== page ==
#200–6th Florence Festival of Books . . .

I enjoyed this Festival of Books more than any in the past. I felt good physically and knew that those of us on the planning committee were as ready as we could be.

On Thursday, Connie Bradley, Kevin Mittge, and I passed out everything that would be needed by the participants on Saturday. And I got my table set up.

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My table and the area around it is all set up for Saturday.

But I still had worries. I worried that the panelists or keynote speaker wouldn’t be able to make it for Friday’s events. I also worried that nobody would show up, that there would be skimpy audiences for the Friday events and that the crowds would be minuscule on Saturday.

And I always worry about the weather. It was light rain on Friday, which was not a problem. And on Saturday, it was warmer than usual with minimal wind––one of those rare perfect days. So I need not have worried.

Fantabulous Panel Discussion

We hadn’t heard back from one of our panelists, a poet from the Eugene area, and weren’t sure he would be there. Another one, Duana Welch, Ph.D., with her expertise about the science behind relationships had us all curious. And Janet Wellington is a local but unknown as a romance writer of eBooks. Tom Cherones and Ned Hickson were both known quantities. And Kevin Mittge, the panel moderator, works at the library and is a quiet spoken but extremely capable member of the FFOB committee. He was worried that he wouldn’t be up to the task of moderator.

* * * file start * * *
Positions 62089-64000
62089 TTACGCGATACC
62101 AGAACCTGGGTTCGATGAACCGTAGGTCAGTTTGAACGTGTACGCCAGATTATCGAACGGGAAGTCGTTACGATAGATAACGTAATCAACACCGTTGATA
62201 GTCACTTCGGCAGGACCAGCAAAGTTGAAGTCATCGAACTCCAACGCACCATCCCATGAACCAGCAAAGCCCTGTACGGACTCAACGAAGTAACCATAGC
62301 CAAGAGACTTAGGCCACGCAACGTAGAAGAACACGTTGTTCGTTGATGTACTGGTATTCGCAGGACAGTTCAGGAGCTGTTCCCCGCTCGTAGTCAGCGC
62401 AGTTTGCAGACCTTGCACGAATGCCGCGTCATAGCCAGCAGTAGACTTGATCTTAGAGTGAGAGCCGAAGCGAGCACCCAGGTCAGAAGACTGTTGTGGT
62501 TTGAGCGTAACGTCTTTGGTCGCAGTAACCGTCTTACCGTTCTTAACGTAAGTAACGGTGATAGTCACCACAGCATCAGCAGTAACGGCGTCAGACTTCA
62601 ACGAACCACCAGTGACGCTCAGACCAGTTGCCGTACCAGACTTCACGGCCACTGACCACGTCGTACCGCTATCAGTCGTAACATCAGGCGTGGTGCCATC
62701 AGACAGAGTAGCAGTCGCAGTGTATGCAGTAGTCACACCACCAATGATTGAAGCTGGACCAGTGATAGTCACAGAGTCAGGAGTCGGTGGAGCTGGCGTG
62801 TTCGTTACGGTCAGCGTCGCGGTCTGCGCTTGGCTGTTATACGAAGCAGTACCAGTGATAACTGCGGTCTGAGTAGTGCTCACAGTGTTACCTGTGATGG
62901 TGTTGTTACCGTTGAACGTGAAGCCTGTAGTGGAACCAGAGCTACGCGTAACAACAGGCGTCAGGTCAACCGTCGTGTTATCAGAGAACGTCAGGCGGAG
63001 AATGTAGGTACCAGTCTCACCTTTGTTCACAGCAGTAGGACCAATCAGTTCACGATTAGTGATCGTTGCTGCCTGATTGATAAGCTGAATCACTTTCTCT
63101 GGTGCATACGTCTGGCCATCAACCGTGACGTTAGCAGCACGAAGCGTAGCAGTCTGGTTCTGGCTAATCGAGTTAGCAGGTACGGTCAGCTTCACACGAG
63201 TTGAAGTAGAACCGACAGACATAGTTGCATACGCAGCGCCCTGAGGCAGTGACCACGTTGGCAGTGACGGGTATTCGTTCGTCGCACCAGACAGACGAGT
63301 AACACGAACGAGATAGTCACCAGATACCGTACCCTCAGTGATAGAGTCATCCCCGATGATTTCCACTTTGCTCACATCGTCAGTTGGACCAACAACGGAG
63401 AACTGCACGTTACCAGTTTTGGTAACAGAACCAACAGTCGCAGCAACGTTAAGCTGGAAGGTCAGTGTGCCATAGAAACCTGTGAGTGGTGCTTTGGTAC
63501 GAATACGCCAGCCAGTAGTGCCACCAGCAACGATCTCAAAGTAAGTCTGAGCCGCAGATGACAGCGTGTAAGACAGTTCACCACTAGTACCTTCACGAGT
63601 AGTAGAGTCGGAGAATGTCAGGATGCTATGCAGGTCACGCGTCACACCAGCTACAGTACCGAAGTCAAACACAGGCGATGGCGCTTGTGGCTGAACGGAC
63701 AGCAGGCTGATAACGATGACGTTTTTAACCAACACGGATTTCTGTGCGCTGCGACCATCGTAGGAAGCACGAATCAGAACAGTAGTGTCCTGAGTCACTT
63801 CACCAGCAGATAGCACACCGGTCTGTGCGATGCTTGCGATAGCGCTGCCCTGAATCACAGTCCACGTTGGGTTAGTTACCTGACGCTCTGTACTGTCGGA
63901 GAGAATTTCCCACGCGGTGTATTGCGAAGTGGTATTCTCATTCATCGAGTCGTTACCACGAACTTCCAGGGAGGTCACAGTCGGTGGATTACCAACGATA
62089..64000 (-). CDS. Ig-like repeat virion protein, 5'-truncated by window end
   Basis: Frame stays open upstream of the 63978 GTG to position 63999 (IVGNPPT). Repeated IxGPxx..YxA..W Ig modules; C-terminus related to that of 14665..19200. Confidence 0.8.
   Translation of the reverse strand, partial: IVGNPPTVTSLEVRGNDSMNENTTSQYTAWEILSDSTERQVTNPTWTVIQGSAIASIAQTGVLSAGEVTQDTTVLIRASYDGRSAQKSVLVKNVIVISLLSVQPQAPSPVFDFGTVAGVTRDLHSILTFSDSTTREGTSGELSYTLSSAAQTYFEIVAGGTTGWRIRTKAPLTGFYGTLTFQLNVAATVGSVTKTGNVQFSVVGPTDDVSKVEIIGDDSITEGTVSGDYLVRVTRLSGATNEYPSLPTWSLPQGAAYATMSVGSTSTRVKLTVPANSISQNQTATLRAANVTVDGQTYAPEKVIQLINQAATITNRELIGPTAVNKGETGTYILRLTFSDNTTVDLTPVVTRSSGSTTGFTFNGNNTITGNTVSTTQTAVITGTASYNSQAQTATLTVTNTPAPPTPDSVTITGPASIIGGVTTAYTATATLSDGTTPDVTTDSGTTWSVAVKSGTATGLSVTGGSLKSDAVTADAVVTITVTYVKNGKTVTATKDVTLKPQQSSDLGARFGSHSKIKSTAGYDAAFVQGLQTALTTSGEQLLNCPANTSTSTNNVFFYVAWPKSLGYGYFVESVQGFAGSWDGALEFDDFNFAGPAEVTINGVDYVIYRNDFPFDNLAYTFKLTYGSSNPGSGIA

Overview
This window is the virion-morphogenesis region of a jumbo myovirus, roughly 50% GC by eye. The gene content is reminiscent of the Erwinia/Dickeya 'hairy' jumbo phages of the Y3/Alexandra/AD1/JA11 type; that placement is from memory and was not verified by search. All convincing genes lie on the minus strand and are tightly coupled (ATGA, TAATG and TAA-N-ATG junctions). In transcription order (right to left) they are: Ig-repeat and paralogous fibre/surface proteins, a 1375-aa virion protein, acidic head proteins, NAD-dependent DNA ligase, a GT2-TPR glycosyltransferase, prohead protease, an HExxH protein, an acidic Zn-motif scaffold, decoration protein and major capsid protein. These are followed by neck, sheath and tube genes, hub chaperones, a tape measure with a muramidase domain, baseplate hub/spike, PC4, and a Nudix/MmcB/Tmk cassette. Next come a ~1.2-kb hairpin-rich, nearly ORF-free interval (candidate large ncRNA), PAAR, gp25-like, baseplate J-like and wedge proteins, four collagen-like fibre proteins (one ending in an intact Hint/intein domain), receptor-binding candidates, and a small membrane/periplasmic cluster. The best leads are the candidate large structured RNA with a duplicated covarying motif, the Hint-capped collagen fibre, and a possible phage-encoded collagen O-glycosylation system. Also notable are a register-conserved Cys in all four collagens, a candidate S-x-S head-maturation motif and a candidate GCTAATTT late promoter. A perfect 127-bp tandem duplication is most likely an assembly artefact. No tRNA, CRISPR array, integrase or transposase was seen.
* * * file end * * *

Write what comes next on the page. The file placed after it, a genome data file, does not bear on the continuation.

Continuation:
The panel discussion took place on the stage. Both the panel and the audience were on the stage. We knew we would not have a big crowd, and so it made for a more intimate setting. I asked Duana’s daughter to direct audience members down the long hallway to the backstage area, at the end of which I passed out a handout and directed them to the stage. We had about 40 or 45 attendees. Anything over 30 was fantabulous.

Kevin was self-assured as he introduced each panel member. The one that I thought might not show up, did not. But four were plenty. The topic “The Path: Idea to Book” gave each member the chance to tell their individual stories from the inkling of an idea to the published book.

Then Kevin had marvelous follow-up questions  that he directed to the panel and he always indicated who was to begin. There were lively responses from Ned, Duana, and Janet, who almost stole the show with her humor. All three had marvelous connections to the audience, many of whom were taking copious notes. Tom had briefer but often humorous responses. Then there were questions from the audience. The hour and a half simply whizzed by and many stayed to talk individually with panelists. It was a success by any measure.

Riveting Keynoter

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Here I am with Phillip Margolin, a quiet, affable man––until you put him on a stage.

That evening, Phillip Margolin spoke. He is Oregon’s John Grisham. Like Grisham, he was a criminal defense attorney.He practiced 25 years and even argued a case before the United States Supreme Court. Since 1996, he has been a full-time author, producing 20 books of which 17 have been New York Times bestsellers.